I’m pregnant.

Unless your doctor has expressly forbid exercise, usually due to a pregnancy deemed high-risk, there is NO reason to stop moving.  You don’t need to be doing high-impact, vigorous workouts to benefit from exercise.  Growing babies thrive on the good blood flow and you’ll be helping your own body cope with the upcoming changes.  I’ve said it a bazillion times: the word labor MEANS work.  It pays to be in decent shape.

I’m crampy.

Ah, yes, another female scenario that seems like a great excuse for not exercising.  Unfortunately, there’s little legitimacy to it.  Yes, it’s hard to get going but, if you do, you’ll find that gentle stretching and moderate movement will help rather than hurt you.  My favorite way to cope in this situation?  Brew a warm travel cup of tea, do some stretches, and head out the door for fresh air and a leisurely stroll.  While this is not the time I choose to run, I still get some movement in.  And, yes, I admit it: I wind up feeling better.

I like being curvy.

Oh, I’ve tried to rationalize with this one.  Though I do not tend to gain “too much” weight, I have an obviously female body.  Hips and a chest are part of my make-up and, to be truthful, I’m glad of it.  I’ve told myself, “I like being curvy!  And my husband likes my curves.  I don’t want to lose them to a bunch of muscle…”  It’s not a bad theory.  ;)  But it’s untrue.  When I’m in my very best shape, guess what?  I still have a shape.  I don’t lose my hips or cleavage; I lose my jiggly thighs and mushy belly.  And guess what else?  I don’t ever find myself missing them.

 

I’m trying hard these days to leave the lies behind and make choices that help me feel healthy and strong.  So tell me… what exercise lies have you told yourself?  Are you ready to let them go?

 

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6 comments to Exercise Lies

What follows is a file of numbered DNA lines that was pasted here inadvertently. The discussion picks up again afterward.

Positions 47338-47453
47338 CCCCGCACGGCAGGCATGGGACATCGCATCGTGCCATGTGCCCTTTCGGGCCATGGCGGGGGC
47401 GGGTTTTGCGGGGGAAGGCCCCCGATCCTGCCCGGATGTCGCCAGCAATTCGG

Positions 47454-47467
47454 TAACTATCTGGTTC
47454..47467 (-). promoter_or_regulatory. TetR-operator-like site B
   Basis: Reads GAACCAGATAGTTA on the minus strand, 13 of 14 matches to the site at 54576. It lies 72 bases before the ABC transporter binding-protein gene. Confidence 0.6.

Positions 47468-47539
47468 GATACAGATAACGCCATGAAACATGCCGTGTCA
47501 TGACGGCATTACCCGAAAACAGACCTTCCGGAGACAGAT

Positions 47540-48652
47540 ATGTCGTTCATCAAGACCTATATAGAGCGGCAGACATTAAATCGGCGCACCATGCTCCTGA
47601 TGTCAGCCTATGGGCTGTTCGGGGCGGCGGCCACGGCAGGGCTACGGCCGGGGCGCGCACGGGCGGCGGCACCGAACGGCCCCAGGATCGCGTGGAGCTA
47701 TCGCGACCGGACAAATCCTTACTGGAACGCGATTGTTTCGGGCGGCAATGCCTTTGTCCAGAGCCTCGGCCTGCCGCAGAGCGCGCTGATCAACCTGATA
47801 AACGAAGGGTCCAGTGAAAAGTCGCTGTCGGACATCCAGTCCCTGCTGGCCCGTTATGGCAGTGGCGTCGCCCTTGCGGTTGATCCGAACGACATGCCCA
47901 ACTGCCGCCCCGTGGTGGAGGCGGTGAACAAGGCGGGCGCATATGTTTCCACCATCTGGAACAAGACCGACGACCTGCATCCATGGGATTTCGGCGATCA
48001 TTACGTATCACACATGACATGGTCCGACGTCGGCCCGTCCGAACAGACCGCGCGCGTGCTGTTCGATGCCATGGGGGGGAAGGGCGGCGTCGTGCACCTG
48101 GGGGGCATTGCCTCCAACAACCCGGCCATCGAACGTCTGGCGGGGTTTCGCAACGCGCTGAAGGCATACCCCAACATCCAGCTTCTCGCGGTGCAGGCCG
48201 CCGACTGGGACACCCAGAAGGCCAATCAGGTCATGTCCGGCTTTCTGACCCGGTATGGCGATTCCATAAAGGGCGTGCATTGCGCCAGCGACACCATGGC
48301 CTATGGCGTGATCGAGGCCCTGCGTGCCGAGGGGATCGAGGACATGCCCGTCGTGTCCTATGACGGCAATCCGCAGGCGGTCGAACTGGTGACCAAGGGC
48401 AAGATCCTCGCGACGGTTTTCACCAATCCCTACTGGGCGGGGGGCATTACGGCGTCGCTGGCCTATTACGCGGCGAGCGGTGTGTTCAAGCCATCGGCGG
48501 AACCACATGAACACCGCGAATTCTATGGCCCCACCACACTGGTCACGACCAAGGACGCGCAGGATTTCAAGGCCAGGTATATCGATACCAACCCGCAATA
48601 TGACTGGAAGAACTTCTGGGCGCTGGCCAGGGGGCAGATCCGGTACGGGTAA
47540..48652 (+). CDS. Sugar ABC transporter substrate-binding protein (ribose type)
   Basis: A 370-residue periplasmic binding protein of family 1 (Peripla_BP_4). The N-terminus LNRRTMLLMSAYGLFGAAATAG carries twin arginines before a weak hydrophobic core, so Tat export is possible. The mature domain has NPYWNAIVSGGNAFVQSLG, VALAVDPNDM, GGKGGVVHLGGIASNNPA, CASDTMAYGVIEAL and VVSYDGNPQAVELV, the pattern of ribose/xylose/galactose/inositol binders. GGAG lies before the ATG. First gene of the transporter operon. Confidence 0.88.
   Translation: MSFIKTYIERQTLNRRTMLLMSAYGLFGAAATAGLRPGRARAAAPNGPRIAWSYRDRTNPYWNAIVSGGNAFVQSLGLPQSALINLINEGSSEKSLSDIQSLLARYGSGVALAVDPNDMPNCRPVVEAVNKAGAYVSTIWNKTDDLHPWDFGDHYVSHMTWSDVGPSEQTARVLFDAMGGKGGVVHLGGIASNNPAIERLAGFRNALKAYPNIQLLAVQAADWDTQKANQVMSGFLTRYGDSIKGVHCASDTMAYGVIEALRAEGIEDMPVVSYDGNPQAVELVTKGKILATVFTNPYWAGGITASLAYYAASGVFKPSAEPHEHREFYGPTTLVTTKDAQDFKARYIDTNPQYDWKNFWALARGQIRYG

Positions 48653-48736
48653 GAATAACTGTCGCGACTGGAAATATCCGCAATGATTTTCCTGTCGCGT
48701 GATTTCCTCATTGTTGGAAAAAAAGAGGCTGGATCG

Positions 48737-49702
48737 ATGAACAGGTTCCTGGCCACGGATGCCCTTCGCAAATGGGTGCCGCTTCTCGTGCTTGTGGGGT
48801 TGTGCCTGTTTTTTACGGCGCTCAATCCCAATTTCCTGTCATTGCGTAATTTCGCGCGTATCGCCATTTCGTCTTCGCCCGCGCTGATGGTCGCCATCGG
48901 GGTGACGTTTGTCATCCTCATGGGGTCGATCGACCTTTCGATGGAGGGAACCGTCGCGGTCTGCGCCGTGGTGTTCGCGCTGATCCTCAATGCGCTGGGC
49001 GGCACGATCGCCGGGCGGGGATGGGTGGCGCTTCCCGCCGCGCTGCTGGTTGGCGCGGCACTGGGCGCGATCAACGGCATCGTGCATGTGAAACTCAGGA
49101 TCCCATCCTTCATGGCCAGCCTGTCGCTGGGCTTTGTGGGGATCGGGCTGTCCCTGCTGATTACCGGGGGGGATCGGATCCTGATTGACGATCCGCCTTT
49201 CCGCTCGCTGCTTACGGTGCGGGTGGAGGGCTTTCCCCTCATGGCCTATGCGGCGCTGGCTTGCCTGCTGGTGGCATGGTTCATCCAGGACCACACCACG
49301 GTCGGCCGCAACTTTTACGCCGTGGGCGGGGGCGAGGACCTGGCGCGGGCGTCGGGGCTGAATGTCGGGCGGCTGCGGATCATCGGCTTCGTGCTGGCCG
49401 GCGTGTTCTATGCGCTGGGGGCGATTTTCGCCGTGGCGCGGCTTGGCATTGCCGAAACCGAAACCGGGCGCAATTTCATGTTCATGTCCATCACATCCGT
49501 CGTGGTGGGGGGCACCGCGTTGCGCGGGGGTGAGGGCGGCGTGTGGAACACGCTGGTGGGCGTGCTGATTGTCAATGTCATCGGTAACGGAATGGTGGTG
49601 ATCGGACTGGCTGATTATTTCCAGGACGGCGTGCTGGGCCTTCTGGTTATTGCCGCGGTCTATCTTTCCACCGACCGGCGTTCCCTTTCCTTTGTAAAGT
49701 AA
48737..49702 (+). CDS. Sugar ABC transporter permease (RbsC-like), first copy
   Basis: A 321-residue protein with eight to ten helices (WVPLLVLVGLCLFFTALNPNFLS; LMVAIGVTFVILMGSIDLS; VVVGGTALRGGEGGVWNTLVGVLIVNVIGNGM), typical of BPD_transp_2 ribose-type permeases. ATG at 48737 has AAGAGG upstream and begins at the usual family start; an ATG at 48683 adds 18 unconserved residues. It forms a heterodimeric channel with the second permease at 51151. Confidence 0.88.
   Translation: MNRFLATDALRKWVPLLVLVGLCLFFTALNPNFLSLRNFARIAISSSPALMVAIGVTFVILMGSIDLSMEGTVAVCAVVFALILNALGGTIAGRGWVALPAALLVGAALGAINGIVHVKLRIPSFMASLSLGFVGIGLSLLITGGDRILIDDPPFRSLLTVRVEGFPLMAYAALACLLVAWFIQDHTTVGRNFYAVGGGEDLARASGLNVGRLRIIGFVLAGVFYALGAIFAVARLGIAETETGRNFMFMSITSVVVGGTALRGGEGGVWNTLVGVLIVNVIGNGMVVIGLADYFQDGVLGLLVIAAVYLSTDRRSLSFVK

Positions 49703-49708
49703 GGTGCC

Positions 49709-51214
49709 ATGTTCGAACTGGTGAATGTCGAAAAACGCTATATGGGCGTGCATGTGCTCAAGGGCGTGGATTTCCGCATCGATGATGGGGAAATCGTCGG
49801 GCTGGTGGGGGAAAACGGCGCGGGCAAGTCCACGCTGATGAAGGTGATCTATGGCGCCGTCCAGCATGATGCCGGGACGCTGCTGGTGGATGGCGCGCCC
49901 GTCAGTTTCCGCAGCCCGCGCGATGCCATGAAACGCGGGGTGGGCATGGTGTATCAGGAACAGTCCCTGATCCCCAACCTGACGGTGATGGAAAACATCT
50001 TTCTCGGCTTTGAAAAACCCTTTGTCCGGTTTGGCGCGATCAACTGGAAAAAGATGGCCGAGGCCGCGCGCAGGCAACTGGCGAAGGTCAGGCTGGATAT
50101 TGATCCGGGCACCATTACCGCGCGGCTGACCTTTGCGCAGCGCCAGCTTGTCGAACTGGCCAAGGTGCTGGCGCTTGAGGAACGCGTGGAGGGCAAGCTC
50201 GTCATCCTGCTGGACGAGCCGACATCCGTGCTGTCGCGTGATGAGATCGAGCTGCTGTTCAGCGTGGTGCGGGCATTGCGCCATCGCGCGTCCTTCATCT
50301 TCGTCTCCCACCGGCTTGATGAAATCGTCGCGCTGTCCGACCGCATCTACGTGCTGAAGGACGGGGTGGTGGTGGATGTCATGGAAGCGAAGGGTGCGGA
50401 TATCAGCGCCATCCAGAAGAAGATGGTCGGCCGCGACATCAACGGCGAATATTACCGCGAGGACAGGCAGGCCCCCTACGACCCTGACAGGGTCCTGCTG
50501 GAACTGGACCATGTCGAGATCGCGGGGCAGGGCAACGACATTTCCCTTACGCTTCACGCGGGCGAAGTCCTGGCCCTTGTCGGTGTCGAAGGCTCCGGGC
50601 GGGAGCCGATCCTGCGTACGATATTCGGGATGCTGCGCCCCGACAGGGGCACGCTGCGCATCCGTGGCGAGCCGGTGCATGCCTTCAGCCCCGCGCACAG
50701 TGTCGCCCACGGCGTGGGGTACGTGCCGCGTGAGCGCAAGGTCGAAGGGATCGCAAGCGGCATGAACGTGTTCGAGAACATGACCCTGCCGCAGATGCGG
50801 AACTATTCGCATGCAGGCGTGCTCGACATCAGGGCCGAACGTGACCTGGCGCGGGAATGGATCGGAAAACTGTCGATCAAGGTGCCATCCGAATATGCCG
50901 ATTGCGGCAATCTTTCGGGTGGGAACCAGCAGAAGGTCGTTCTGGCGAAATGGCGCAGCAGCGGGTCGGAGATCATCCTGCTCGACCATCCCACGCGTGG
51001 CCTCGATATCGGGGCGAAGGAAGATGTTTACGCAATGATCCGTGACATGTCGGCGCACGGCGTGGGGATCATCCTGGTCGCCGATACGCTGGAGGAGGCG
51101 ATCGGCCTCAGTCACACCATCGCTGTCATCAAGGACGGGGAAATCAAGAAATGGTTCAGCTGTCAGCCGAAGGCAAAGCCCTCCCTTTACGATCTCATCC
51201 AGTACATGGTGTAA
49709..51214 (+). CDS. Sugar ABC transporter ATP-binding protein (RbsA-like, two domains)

• No lies here. I just don’t like it, don’t like sweat, don’t want to a lot time to it, etc etc. OK I do occasionally say I’m going to do it tomorrow, which 9 times out of 10 turns out to be a lie.

  • Oh my – I have a feeling this post was written for me ;). As you know I’m not a *fan* of exercise. But I do feel better about myself if I do. That high after running – I love it! I’m not overwieght but I’m not a healthy weight either. I’m not toned. Another excuse is I’m going to get pregnant soon anyway ( :)! ). Being in the best shape possible can improve one’s fertility, right? I’m going to keep modivated on that!

    • Oh my friend, I actually thought of you when this post published last night, but I assure you it was written a couple days before your exercise post! :) I don’t know the exact science of how being in shape can affect one’s fertility (and there are certainly oodles of out-of-shape women who get pregnant all the time while some perfectly in-shape ladies struggle with fertility), but I always figure it certainly can’t hurt! And I will also say that, the first time I got pregnant, it was after I had spent a fair bit of time working on my OWN health and toning. I was in fantastic shape going into that pregnancy and, as a result, I carried comfortably and bounced right back. So… I think it’s a great move to be in good shape for getting pregnant!